- A couple on board were able to pull themselves out of the wreckage through a shattered window in the rear of the cockpit. They fell onto the deicing tank below the plane and sustained “serious and permanent injuries.”
In the Air Force’s fiscal 2021 budget request, the service proposed retiring a number of its B-1 bombers, A-10 Warthog attack planes, RQ-4 Global Hawk surveillance drones, KC-135 and KC-10 tankers, and C-130H planes. However, the Senate Armed Services Committee’s proposed FY21 National Defense Authorization Act limits the cuts proposed by the Air Force. The SASC’s defense bill “establishes a minimum number of aircraft for each major mission area … and prohibits the divestment of aircraft until the minima are reached to ensure that Air Force can meet [National Defense Strategy] and combatant command requirements,” SASC said in a summary of the bill.
The bill “increases funding for critical capabilities that will help the United States maintain air superiority in contested environments, including Systems of Systems Technology Integration Tool Chain for Heterogeneous Electronic Systems (STITCHES) and advanced air-to-air weapons.”
Who is that masked man?…
The EAA plans for Spirit of Aviation Week, their big virtual aviation event. Also, Boeing customers defer 737 MAX orders, WOW Air plans to return as a cargo airline, and commercial pilots might seek refuge with the U.S. Air Force. Plus, a new AusDesk from the boys down under!
The Experimental Aircraft Association (EAA) is celebrating the aviation community virtually this July 2020. Over the course of 5 days, EAA Spirit of Aviation WeekTM will include streamed and on-demand content with a focus on education, information, and entertainment. Planned events include presentations, forums, discussions, historical and archival content, homebuilding workshops, pilot proficiency and learning to fly, a virtual exhibit space, features from air show performers, and more. The dedicated event website is https://eaatogether.org/. Use the hashtag #EAAtogether.
Boeing saw 150 737 MAX cancellations in March 2020 and 108 more in April, but now instead of canceling orders customers are deferring delivery. Boeing says it doesn’t expect any more cancellations. Japanese aircraft leasing company SMBC Aviation Capital is deferring delivery of 68 Max jets by four years to 2025-2027. Lessor AerCap is deferring the delivery of 37 aircraft from 2021-2022 to 2023 and later.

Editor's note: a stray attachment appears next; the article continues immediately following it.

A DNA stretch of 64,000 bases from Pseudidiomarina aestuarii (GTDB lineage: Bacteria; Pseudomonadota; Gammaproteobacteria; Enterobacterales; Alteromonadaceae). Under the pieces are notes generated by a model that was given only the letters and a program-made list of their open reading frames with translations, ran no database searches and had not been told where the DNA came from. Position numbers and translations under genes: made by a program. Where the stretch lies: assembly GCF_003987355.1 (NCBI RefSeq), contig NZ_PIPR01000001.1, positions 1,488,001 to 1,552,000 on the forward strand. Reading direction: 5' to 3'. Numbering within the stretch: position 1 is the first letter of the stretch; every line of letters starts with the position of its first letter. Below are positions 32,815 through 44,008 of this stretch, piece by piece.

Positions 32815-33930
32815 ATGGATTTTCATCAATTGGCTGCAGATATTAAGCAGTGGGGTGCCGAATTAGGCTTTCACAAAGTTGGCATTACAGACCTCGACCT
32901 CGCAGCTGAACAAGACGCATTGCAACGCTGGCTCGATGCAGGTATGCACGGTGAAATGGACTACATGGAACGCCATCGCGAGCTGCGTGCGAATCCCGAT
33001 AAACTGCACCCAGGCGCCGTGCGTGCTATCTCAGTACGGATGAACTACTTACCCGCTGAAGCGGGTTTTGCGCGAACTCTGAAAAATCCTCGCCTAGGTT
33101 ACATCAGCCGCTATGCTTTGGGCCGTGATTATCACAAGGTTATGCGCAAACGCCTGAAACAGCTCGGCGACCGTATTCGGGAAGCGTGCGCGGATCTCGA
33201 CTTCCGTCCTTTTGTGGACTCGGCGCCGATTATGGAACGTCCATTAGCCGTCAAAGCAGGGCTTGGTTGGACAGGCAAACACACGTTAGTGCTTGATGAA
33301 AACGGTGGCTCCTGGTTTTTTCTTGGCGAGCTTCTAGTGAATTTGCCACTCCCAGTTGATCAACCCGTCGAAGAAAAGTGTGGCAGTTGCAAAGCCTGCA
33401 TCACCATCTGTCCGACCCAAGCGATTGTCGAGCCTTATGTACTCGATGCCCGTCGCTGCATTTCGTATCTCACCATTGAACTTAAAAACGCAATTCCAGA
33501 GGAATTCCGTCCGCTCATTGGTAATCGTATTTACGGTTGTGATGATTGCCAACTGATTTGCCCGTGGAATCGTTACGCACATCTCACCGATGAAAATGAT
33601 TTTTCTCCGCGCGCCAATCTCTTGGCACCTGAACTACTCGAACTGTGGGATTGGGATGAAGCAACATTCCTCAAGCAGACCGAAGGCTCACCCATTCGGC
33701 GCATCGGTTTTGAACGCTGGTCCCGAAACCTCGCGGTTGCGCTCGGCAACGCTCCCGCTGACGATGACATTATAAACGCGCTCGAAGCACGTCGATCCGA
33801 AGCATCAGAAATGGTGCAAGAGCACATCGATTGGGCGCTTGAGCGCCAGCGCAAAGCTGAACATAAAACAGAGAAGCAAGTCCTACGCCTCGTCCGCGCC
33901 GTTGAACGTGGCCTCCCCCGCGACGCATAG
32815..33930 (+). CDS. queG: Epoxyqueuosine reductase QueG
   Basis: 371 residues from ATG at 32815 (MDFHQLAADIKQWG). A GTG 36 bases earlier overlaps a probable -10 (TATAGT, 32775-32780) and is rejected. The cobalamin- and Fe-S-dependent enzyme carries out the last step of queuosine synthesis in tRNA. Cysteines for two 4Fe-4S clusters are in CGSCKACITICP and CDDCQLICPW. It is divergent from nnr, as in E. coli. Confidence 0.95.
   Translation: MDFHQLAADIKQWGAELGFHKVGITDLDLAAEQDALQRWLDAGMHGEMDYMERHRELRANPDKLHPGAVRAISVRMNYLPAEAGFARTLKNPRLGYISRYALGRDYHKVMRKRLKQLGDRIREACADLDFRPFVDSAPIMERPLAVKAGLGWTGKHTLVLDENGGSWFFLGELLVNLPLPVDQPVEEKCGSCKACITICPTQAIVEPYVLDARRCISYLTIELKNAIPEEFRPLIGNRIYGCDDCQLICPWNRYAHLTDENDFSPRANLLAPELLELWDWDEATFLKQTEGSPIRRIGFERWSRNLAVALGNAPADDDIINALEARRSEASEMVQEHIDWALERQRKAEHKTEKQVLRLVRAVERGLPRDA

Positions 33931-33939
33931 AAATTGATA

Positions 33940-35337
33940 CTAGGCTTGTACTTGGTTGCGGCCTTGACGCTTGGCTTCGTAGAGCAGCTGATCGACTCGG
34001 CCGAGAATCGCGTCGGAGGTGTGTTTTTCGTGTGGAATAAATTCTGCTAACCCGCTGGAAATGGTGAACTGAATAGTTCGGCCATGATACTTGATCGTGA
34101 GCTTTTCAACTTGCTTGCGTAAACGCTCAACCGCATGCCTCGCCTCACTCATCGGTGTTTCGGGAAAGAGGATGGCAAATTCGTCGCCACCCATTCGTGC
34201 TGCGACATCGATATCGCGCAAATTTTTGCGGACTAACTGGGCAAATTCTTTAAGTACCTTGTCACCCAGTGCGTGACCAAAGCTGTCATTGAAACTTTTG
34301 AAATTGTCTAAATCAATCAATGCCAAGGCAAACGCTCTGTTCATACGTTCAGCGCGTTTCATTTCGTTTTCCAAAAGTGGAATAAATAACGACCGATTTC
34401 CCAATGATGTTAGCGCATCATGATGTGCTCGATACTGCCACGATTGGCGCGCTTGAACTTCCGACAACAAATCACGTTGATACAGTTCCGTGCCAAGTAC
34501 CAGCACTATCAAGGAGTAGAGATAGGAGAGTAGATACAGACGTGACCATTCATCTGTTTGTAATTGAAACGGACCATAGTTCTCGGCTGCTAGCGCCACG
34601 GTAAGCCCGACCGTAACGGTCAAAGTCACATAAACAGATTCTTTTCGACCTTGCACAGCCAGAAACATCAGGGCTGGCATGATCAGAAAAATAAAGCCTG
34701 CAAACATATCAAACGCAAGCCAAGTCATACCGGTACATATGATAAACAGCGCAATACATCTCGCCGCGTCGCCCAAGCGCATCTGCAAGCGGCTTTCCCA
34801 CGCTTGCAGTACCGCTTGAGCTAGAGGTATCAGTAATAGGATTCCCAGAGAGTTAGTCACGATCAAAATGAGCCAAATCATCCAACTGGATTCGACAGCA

WOW Air liquidated in 2019, but the name was purchased and West Virginia businesswoman Michele Ballarin planned to re-launch WOW in October 2019 as an ultra-low-cost carrier, then as a cargo airline, then something called WOW Air Italy. Now WOW Air announced on Facebook that they’d become a cargo airline based in Martinsburg, West Virginia:
WOW Worldwide Cargo Hub Launches operations in Martinsburg, West Virginia [MRB]
WOW carGO is proud to announce the commencement of worldwide cargo operations from its US base in the capital region on the East Coast at Martinsburg. The facility is 100,000 SF of hangar and warehouse with 25,000 SF of administrative offices for global dispatch operations.
We are WOW!
Air Force pilots are asking to stay past their original retirement or separation dates, given the prospects for commercial pilots. Also, the USAF is preparing for an October 1 surge of commercial pilots requesting a return to active duty. That’s when the Coronavirus Aid, Relief, and Economic Security (or CARES Act) expires.
Australia News Desk
Steve Visscher and Grant McHerron return with a special AusDesk. As always, the boys make us laugh as they cover the aviation news Down Under.
A technical marketing advisor from Textron Aviation explains the new Cessna SkyCourier. In the news, strategic moves by aerostructures maker Triumph affect the Boeing 747, engine competitions are underway for the B-52 fleet and the F-15EX, a Pakistani airliner crashes under unusual circumstances, Delta Airlines retires the MD-80 fleet, and the U.S. Air Force drops the blanket height requirement for pilot candidates. We also hear about youth programs from the president of EAA Chapter 196.
Martin Tuck is a technical marketing advisor with Textron Aviation. He recently spoke with Airplane Geeks reporter-at-large Launchpad Marzari about the new Cessna SkyCourier which successfully completed its first flight recently.
The SkyCourier is powered by a pair of Pratt & Whitney PT6 turboprops. It can carry 6,000 pounds of cargo or 19 passengers, depending on the configuration. The freight configuration accommodates three LD3 shipping containers. The aircraft features single-point pressure refueling capability and rugged landing gear for use on unimproved strips. FedEx is the launch customer for the SkyCourier, with 50 firm and 50 option orders.
Located in Wichita, Kansas, Martin is a 42-year veteran of the aviation industry and has experience with the Hawker, Cessna, and Beechcraft brands, particularly in the King Air turboprops. He is part of the project team working on the new Cessna SkyCourier.
Aerostructures company Triumph Group is a long-time producer of the fuselage and horizontal stabilizer panels for the 747. The problem is that Triumph announced it will shut down the two plants manufacturing these components. Boeing has enough parts for the 747 backlog, but that’s the end of the supply. To continue production, Boeing would have to find a new source.